(CAPT Harry A. Jackson)

 

 

P. 625-6; 631; 663

(CAPT Stephen Jurika, Jr., Volume II)

 

Site for training beach jumpers, UDT, and SEAL units in the late 1960s, 287

(CAPT Francis R. Kaine)

 

P. 254; reconnaissance of Karama Retto anchorage - the kaiten boats, 256-7; the obstacles off the beaches of Okinawa, 259-63; taking of Iwo Jima, 265; the kamikaze, 269-73

(RADM Draper L. Kauffman)

 

Role of the light cruiser Mobile (CL-63) during the operation in 1945, 103-6, 108, 120-1, 124-7

(VADM Jerome King, Jr.)

 

Picture of invasion, 168; dealing with the reporters during invasion, 168

(VADM Fitzhugh Lee)

 

Invaded in April 1945 with support from the battleship New York (BB-34), 95-100; during the Okinawa campaign, the New York was hit and damaged on 14 April 1945 by a Japanese kamikaze aircraft, 97-101

(Mr. E. E. Logue)

 

Operations of battleship Colorado (BB-45) during the campaign for Okinawa in the spring of 1945, 66-8, 78

(ADM Robert L. J. Long)

 

Carrier aircraft supported the U.S. invasion of this island in February 1945, 31-33; Japanese use of kamikazes, 32-3

(ADM Frederick H. Michaelis)

 

News media coverage of the invasion of in April 1945, 146-147; woman reporter Dickey Chapelle went ashore to cover the invasion in 1945, even though prohibited from doing so, 149-51

(RADM Harold B. Miller)

 

P. 85-7; post-WW II base constructed there, 190-1; SEATO weapons demonstration held there in 1959, 242

(RADM Henry L. Miller, Volume I

)

 

Participation of the BB North Carolina, 206-7

(RADM Thomas H. Morton)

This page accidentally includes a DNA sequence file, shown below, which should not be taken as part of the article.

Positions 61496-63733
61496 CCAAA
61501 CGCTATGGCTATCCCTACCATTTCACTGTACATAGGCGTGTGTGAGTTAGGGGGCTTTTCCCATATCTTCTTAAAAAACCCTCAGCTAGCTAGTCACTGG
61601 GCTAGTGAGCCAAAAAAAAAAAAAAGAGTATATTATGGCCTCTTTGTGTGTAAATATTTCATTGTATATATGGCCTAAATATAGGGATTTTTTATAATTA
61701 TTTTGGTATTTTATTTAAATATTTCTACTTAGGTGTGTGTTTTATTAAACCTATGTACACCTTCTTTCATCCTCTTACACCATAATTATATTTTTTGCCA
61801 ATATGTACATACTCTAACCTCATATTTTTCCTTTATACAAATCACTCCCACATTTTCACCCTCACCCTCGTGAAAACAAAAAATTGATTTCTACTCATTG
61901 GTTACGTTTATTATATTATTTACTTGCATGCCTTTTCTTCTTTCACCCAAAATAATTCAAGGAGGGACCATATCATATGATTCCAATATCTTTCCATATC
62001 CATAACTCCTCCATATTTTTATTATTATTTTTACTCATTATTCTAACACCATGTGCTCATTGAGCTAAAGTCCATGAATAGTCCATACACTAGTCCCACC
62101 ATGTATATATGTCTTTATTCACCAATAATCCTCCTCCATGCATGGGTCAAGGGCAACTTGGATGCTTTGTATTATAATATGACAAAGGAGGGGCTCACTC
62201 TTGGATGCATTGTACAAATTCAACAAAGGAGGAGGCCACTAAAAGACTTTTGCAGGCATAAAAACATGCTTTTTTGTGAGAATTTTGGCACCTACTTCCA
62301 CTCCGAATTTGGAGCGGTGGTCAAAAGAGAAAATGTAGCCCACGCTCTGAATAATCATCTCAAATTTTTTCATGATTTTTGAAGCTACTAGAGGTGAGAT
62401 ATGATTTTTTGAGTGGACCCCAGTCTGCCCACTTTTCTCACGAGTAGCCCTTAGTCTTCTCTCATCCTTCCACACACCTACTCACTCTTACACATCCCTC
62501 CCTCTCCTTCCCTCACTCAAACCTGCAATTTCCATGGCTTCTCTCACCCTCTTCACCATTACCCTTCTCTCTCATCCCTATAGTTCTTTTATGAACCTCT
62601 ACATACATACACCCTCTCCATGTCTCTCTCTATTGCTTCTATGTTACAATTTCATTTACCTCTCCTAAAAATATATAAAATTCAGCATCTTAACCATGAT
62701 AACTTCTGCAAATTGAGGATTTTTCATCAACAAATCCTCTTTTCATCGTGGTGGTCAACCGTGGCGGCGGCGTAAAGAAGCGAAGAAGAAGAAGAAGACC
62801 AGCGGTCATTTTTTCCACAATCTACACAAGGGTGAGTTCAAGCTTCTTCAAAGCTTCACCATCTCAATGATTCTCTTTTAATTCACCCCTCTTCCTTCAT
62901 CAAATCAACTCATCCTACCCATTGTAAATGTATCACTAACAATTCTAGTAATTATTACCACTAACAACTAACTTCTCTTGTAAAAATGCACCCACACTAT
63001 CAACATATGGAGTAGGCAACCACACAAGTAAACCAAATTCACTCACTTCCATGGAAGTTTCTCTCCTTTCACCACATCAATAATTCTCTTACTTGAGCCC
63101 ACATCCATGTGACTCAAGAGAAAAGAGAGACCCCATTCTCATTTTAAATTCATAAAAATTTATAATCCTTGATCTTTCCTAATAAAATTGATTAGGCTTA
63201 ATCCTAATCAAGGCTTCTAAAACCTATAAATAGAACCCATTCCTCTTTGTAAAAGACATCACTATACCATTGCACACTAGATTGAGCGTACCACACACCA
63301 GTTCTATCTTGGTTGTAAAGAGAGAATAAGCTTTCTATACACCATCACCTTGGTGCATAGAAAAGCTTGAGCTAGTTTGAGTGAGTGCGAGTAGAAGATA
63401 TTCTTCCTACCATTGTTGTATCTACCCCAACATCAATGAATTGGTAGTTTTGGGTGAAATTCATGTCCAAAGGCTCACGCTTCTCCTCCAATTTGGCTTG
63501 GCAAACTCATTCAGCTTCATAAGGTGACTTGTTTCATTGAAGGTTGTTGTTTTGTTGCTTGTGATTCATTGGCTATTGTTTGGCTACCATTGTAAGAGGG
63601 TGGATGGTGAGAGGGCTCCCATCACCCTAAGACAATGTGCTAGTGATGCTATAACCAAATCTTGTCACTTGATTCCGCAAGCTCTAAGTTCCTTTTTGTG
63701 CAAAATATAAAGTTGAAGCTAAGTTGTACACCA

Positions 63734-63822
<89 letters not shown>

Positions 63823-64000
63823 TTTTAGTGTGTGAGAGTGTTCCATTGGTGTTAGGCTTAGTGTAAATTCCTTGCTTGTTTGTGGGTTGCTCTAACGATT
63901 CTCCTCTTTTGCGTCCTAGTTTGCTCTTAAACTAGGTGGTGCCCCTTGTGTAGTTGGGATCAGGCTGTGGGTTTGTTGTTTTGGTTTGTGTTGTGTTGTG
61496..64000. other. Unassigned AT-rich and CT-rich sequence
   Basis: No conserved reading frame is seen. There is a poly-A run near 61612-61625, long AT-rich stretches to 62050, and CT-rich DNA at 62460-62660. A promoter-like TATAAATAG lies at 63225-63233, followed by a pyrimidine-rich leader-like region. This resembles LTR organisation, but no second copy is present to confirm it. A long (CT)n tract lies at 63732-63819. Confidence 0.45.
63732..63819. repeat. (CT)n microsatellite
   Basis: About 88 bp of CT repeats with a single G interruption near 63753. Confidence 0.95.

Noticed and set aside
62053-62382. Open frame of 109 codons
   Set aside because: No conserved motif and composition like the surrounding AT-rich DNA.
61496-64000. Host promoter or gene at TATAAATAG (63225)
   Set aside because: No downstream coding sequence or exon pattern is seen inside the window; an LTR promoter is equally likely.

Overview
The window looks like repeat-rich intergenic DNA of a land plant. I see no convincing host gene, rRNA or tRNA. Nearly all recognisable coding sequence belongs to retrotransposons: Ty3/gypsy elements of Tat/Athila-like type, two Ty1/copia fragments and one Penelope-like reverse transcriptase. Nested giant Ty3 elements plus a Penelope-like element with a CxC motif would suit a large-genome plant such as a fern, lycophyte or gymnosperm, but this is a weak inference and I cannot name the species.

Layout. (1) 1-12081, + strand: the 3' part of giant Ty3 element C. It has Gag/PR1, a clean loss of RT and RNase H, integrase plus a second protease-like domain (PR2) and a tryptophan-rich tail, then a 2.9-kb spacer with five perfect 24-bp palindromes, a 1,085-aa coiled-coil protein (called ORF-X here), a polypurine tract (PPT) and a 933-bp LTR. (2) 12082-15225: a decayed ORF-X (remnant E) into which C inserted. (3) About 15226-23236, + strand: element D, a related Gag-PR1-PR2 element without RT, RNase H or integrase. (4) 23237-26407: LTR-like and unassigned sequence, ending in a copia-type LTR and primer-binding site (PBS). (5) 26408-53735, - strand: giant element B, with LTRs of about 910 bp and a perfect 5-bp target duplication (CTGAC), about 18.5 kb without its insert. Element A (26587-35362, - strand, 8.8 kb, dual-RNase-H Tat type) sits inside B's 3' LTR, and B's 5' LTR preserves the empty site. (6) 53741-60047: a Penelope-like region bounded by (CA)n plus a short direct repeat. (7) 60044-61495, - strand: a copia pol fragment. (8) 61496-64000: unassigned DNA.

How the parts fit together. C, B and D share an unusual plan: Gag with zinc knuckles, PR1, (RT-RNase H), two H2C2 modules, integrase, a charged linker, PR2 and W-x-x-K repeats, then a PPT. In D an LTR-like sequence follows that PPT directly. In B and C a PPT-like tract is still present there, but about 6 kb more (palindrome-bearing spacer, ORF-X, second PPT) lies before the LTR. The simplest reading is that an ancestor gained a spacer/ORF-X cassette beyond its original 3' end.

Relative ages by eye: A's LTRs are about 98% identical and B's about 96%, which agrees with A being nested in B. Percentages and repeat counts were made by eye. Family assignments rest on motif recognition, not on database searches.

In the spring of 1945 was subjected to heavy kamikaze raids, 231-2, 236; use of radar by the battleship Missouri (BB-63) in the spring of 1945 for navigation around Okinawa, 232-4; bombardment of in the spring of 1945 by U.S. battleships, 237

(ADM Stuart S. Murray)

 

U.S. warships were based at Kerama Retto during the Okinawa operation in the spring of 1945, 604

(VADM Lloyd M. Mustin, Volume I)

 

Fast carrier task support of the U.S. invasion in the spring of 1945, 835-42, 857-9, 863-6; diversionary shore bombardment by U.S. battleships in March 1945, 842-6, 870; U.S. invasion of in April 1945, 845-6; Japanese use of suicide weapons in the island's defense in 1945, 846-8, 855, 862-6, 876

(VADM Lloyd M. Mustin, Volume II)

 

 

In the mid-1960s a group of officers from the air group of the aircraft carrier Bennington (CVS-20) wreaked havoc in a club at White Beach, 45; in the mid-1960s had the ashore headquarters of Patrol Force Seventh Fleet, 51-2

(RADM Oakley E. Osborn)

 

Hit by typhoons in the autumn of 1945, 57

(RADM Jackson K. Parker)

 

Carrier attacks in preparation for invasion, 123-6

(VADM Robert Burns Pirie)

 

Air support of the U.S. amphibious forces taking part in the conquest of this Pacific island in 1945, 136-7

(ADM Alfred M. Pride)

 

The large seaplane tender Salisbury Sound (AV-13) operated around Okinawa in the early 1960s, 228-9; concern about venereal disease, 229

(RADM James D. Ramage)

 

Army uses it as a repair base for equipment coming out of Vietnam, 531-2

(VADM Lawson P. Ramage)

 

Reagan recommended building a big concrete slab for the recreation of Navy personnel serving on the island in 1945, 64-5

(Mr. John W. Reagan)

    

The escort carrier Makassar Strait (CVE-91) was in a combat air support group for the operation in the spring of 1945, 141-50, 162, 165-6; kamikaze attacks reached a peak during the operation, 141-50; the British Pacific Fleet's first combat assignment was at Sakishima Gunto, Okinawa's back door, in the spring 1945, 162-3, 297; a Marine air group set up a field on Okinawa late in the spring of 1945, 165-6

(VADM Herbert D. Riley)

 

P. 294-5

(ADM Horatio Rivero, Jr.)

 

P. 206